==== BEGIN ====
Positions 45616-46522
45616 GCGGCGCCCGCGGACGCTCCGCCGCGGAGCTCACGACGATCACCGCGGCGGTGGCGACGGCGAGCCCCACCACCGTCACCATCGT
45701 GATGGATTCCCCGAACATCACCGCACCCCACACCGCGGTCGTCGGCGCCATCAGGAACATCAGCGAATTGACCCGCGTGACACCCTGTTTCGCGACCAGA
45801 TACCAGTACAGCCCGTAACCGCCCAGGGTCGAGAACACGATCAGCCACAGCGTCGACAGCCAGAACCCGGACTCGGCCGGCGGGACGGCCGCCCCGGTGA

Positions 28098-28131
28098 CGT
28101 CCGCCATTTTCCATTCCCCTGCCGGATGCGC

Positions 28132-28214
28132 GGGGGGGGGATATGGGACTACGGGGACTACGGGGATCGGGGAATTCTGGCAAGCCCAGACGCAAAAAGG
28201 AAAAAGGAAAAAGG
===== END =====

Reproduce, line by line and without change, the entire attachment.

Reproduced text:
Positions 45616-46522
45616 GCGGCGCCCGCGGACGCTCCGCCGCGGAGCTCACGACGATCACCGCGGCGGTGGCGACGGCGAGCCCCACCACCGTCACCATCGT
45701 GATGGATTCCCCGAACATCACCGCACCCCACACCGCGGTCGTCGGCGCCATCAGGAACATCAGCGAATTGACCCGCGTGACACCCTGTTTCGCGACCAGA
45801 TACCAGTACAGCCCGTAACCGCCCAGGGTCGAGAACACGATCAGCCACAGCGTCGACAGCCAGAACCCGGACTCGGCCGGCGGGACGGCCGCCCCGGTGA

Positions 28098-28131
28098 CGT
28101 CCGCCATTTTCCATTCCCCTGCCGGATGCGC

Positions 28132-28214
28132 GGGGGGGGGATATGGGACTACGGGGACTACGGGGATCGGGGAATTCTGGCAAGCCCAGACGCAAAAAGG
28201 AAAAAGGAAAAAGG